My employee showed up for her shift in the wrong safety equipment, then later went home sick after clocking in for 30 minutes. Do I owe her “reporting time pay”?
“Reporting time pay” is a type of wages owed to employees in two situations.
- First, when an employee reports to work as scheduled, but their employer cancels the shift or offers them less than half the hours for which they were scheduled or usually work. The amount due in this situation is at least half the hours for which the employee was scheduled or usually worked at the employee’s regular rate of pay, but it is never less than two hours pay and never more than four hours pay.
- Second, reporting time pay is triggered when an employee is required to report to work a second time in any one workday and is given less than two hours of work on the second reporting. In this situation, the employee is owed reporting time pay for the difference between the hours worked and the two-hour minimum.
Employers are excused from paying reporting time pay when:
- Operations cannot begin due to threats to the business or property, or when recommended by civil authority;
- Public utilities fail, such as water, gas, electricity, or sewer;
- Work is interrupted by an act of God or other causes not within the employer’s control; and
- An employee is on a paid standby status then called to work at times other than their usual shift.
Failure to wear proper safety equipment or being sent home sick are not exemptions from the reporting time pay rules.
Opportunity to Work
That said, the Department of Industrial Relations clarifies reporting time pay is required only when the employer deprived the employee of the opportunity to work. If an employee went home sick based on their own volition, or even just left for a personal matter — they are not entitled to reporting time pay.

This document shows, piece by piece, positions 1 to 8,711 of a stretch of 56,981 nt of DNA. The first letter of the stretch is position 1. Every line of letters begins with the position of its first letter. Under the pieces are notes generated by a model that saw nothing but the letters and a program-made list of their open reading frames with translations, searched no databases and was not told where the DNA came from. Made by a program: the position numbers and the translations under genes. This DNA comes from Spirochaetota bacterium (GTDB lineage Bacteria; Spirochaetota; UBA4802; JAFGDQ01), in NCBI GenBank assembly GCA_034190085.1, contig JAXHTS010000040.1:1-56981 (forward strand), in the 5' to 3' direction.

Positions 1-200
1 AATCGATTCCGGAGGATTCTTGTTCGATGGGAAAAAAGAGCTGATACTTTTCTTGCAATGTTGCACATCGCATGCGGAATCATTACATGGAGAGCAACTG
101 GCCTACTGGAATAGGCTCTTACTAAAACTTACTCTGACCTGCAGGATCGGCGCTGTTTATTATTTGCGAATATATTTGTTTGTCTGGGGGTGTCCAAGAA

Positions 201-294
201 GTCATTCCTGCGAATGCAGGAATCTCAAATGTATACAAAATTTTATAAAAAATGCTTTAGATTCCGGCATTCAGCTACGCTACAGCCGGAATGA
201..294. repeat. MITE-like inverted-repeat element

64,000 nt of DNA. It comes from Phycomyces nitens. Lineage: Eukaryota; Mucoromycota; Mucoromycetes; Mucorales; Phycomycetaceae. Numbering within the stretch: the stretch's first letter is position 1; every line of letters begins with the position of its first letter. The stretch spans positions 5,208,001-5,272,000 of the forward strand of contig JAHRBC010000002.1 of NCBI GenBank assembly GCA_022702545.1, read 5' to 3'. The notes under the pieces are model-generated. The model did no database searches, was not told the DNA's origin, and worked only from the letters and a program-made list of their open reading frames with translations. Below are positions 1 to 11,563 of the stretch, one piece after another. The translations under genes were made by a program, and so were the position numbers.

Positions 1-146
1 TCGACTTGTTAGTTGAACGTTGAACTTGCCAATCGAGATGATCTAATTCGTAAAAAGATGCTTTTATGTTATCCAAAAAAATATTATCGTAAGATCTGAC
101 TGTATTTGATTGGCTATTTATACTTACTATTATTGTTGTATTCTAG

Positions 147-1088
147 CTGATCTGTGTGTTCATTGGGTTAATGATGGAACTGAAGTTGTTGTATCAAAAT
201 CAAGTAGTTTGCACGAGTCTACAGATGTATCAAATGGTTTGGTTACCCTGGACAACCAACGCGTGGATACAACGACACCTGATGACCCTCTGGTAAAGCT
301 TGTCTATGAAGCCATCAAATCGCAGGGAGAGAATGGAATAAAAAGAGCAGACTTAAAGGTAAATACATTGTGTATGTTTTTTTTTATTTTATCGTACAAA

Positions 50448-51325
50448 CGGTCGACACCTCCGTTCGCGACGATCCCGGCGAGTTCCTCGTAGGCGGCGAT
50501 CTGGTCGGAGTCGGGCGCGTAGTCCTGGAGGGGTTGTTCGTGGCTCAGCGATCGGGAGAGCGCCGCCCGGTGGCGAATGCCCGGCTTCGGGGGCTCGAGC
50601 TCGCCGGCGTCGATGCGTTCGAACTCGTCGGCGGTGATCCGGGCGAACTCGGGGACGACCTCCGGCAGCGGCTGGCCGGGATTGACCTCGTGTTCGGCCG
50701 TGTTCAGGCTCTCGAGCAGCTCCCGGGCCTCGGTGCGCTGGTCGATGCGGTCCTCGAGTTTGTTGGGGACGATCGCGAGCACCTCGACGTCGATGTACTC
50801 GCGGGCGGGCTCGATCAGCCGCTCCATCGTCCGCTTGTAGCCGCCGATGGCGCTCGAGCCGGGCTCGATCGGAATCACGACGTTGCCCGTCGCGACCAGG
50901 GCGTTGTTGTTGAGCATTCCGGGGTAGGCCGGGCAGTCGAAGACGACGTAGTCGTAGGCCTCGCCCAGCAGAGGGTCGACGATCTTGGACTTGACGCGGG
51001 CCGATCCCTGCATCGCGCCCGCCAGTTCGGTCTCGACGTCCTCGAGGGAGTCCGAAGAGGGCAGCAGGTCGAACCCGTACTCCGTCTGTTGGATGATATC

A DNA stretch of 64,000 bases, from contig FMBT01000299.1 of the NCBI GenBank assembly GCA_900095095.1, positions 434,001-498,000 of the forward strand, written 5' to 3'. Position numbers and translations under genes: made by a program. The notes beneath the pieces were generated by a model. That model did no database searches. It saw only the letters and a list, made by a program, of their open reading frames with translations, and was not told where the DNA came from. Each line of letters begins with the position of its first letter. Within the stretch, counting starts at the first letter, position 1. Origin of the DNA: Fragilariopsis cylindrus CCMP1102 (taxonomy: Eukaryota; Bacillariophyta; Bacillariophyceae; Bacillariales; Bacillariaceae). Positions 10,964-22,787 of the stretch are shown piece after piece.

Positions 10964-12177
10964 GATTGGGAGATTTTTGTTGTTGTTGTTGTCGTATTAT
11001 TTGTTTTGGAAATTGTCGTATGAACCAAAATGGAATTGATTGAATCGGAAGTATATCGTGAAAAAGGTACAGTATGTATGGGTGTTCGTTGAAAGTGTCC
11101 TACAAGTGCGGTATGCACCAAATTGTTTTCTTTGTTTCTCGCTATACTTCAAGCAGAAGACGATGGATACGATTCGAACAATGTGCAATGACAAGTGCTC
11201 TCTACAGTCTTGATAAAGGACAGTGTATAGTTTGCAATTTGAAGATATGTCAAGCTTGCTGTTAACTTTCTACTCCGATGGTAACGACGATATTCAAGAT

If an employer sends an employee home because they are in the wrong safety equipment, however, or even sends them home because the employee is sick, then the employer is depriving the employee of the opportunity to work and none of the above exceptions will apply either, so reporting time pay would be due.
For this employer, whether reporting time pay is due will depend upon this distinction.
For purposes of discussion, let’s assume that the employer chose to send the employee home immediately for the safety equipment issue.
Although the employee will be entitled to reporting time pay, this does not mean the employer cannot address the situation. The employer can discipline her for violating company policy.
If you have a policy on what safety equipment is required, like steel-toed boots for example, and an employee fails to abide by it and shows up in flip flops, you can — and probably should — discipline her.
Ensure your policy includes what consequences will result from repeated violations of your uniform and safety policies. Reporting time pay is nuanced and should be handled carefully by your business.
Column based on questions asked by callers on the Labor Law Helpline, a service to California Chamber of Commerce preferred members and above. For expert explanations of labor laws and Cal/OSHA regulations, not legal counsel for specific situations, call (800) 348-2262 or submit your question at www.hrcalifornia.com.